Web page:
Effortful control and the importance of parent-child reciprocal effects

Simcock, Victoria Ellen (2020) Effortful control and the importance of parent-child reciprocal effects. Doctoral thesis (PhD), University of Sussex.

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This thesis examines the importance of parent-to-child and child-to-parent effects in the development of child effortful control. Although the influence of parenting on child effortful control development has been extensively researched, few studies have examined the effect of child effortful control on later parenting behaviours. By applying developmental cascade models to data from longitudinal studies, I have explored the relevance of the child’s rearing environment and early regulatory abilities on later developmental outcomes. The research examines how child effortful control may elicit the parenting behaviours that go on to further influence the development of child effortful control and other developmental outcomes, specifically child ADHD symptomology and maths performance. Two large longitudinal studies have been used to examine these parent-child effects; the first uses an adoption-at-birth design and the second uses a large UK general population sample, both of which have collected data over multiple time-points across development. This thesis includes the first study that tests for a direction of effects between hostile parenting and child ADHD symptoms in a design able to remove the confound of shared genes, highlighting the importance of parenting for child developmental outcomes. The second empirical chapter explores more closely the relationship between the components of effortful control and different parenting behaviours. This thesis also includes a systematic review of previous studies that have explored the impact of child effortful control on parenting behaviours, with thought given as to why some studies find a child-driven effect, and why some do not. The work included in this thesis explores, through both a thorough examination of the literature and empirical evidence, how different parenting behaviours may have different relationships with child effortful control. The impact of methodology choice for study findings is extensively discussed. Overall, a bidirectional relationship between child effortful control and parenting behaviour was supported.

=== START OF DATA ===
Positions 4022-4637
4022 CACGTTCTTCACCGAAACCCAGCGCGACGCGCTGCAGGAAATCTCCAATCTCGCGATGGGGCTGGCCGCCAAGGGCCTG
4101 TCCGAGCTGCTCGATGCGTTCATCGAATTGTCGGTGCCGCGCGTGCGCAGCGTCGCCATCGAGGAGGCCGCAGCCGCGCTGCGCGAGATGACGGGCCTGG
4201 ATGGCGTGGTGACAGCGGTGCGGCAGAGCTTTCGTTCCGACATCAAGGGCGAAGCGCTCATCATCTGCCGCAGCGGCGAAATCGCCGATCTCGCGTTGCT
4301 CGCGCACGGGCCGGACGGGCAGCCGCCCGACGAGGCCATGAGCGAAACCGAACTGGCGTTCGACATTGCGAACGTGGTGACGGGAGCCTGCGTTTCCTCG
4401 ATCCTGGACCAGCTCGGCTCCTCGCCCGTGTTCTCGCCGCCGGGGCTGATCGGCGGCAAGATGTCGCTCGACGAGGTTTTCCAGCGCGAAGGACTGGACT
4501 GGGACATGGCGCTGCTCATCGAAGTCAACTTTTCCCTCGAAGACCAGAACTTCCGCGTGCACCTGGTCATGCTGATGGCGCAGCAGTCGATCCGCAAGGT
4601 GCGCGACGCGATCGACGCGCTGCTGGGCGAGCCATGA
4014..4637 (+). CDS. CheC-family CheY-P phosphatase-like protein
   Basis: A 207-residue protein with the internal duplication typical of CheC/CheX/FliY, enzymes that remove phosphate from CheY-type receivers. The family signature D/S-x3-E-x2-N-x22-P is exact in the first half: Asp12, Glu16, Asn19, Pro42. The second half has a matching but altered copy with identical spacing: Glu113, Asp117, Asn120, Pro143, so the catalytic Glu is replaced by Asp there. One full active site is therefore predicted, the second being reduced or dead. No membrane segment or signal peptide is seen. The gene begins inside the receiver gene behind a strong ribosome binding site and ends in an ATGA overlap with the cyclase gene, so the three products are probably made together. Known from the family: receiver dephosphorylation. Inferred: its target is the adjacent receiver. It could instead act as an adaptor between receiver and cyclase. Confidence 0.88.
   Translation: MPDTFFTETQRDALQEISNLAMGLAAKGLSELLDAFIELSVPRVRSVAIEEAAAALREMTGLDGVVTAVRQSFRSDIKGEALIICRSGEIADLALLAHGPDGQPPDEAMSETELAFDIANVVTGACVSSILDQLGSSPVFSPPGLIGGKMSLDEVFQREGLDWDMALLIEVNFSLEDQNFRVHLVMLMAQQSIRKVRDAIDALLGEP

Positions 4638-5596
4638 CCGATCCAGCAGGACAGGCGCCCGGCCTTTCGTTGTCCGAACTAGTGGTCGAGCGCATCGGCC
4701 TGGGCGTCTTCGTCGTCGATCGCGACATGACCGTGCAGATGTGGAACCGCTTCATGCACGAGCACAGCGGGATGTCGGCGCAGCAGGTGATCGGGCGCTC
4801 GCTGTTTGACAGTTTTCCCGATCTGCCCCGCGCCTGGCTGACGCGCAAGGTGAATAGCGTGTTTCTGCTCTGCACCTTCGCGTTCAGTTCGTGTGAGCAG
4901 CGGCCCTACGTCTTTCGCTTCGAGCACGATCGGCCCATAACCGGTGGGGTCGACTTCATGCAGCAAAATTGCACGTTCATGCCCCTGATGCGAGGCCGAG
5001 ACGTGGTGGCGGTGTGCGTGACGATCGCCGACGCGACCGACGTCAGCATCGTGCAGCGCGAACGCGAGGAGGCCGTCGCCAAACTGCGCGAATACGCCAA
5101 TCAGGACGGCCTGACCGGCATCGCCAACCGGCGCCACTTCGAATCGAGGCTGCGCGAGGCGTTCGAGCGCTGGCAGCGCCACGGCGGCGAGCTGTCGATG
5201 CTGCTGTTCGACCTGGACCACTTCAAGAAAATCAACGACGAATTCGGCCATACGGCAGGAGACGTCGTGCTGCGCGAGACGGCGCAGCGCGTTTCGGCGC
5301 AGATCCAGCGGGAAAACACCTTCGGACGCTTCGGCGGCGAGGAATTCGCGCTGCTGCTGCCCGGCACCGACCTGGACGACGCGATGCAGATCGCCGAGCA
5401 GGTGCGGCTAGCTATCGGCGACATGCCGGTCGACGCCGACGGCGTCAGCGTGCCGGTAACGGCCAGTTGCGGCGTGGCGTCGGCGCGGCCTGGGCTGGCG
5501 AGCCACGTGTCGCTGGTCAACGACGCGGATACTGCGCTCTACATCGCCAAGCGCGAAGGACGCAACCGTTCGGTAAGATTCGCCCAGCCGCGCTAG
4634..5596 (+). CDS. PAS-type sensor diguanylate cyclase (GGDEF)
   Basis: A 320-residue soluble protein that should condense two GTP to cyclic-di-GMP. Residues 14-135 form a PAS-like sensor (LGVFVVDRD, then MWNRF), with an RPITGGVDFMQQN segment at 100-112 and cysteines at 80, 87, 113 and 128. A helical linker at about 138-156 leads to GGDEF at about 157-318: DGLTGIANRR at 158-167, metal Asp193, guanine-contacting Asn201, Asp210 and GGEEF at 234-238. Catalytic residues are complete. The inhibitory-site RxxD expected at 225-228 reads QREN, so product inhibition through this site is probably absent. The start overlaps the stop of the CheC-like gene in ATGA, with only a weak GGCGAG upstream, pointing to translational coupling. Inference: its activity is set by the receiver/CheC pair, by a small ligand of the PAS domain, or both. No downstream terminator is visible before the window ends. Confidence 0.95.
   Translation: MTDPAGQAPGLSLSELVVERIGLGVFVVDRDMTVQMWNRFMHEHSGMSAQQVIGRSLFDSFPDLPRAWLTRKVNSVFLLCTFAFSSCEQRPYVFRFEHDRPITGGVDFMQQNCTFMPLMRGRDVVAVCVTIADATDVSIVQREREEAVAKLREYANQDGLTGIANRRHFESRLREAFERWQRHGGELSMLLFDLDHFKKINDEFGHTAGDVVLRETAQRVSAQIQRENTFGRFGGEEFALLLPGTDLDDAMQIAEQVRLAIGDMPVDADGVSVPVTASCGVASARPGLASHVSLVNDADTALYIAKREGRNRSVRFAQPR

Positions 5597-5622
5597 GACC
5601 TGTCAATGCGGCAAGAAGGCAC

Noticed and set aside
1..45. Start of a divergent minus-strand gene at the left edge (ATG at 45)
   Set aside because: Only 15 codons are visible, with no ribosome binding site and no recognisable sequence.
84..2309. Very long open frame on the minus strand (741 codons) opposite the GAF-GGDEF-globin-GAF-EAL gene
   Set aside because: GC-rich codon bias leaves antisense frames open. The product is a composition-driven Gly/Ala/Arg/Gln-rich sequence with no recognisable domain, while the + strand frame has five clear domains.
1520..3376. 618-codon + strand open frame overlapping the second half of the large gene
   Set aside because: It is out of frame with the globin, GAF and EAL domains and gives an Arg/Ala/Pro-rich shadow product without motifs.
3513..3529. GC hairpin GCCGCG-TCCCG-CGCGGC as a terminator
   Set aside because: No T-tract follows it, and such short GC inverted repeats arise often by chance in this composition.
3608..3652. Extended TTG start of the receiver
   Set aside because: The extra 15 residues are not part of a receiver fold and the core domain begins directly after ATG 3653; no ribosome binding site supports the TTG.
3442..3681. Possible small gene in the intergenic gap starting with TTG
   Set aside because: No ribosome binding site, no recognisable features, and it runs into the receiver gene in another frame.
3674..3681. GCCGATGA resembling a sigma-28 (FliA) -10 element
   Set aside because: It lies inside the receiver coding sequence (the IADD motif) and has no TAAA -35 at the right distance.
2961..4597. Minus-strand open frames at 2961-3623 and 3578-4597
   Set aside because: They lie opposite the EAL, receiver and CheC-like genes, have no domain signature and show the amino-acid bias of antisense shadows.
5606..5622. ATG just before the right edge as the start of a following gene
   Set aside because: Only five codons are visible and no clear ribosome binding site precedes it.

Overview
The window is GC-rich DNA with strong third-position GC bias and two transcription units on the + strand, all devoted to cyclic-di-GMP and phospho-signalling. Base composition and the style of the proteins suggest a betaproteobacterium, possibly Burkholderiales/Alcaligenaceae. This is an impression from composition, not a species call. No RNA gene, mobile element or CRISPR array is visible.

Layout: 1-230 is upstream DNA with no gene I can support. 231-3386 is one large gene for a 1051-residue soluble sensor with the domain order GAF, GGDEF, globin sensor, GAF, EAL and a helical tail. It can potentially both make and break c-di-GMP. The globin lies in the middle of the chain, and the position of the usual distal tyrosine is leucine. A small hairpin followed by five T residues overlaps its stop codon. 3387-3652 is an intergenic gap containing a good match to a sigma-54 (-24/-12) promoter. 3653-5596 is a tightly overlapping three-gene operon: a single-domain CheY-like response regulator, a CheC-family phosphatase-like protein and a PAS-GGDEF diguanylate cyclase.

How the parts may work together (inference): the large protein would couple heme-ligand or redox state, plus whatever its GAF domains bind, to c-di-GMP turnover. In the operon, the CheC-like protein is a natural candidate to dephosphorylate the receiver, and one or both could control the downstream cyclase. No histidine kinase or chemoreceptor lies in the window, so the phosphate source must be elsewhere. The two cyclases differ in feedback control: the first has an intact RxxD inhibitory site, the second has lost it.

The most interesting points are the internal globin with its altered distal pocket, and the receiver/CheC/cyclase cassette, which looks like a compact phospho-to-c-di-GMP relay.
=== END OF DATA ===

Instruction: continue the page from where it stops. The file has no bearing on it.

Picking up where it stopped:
Item Type: Thesis (Doctoral)
Schools and Departments: School of Psychology > Psychology
Subjects: B Philosophy. Psychology. Religion > BF Psychology > BF0199 Behaviourism. Neobehaviourism. Behavioural psychology
B Philosophy. Psychology. Religion > BF Psychology > BF0698 Personality
B Philosophy. Psychology. Religion > BF Psychology > BF0712 Developmental psychology Including infant psychology, child psychology, adolescence, adulthood
Depositing User: Library Cataloguing
Date Deposited: 09 Sep 2020 10:36
Last Modified: 10 Oct 2022 07:02
URI: http://sro.sussex.ac.uk/id/eprint/93653

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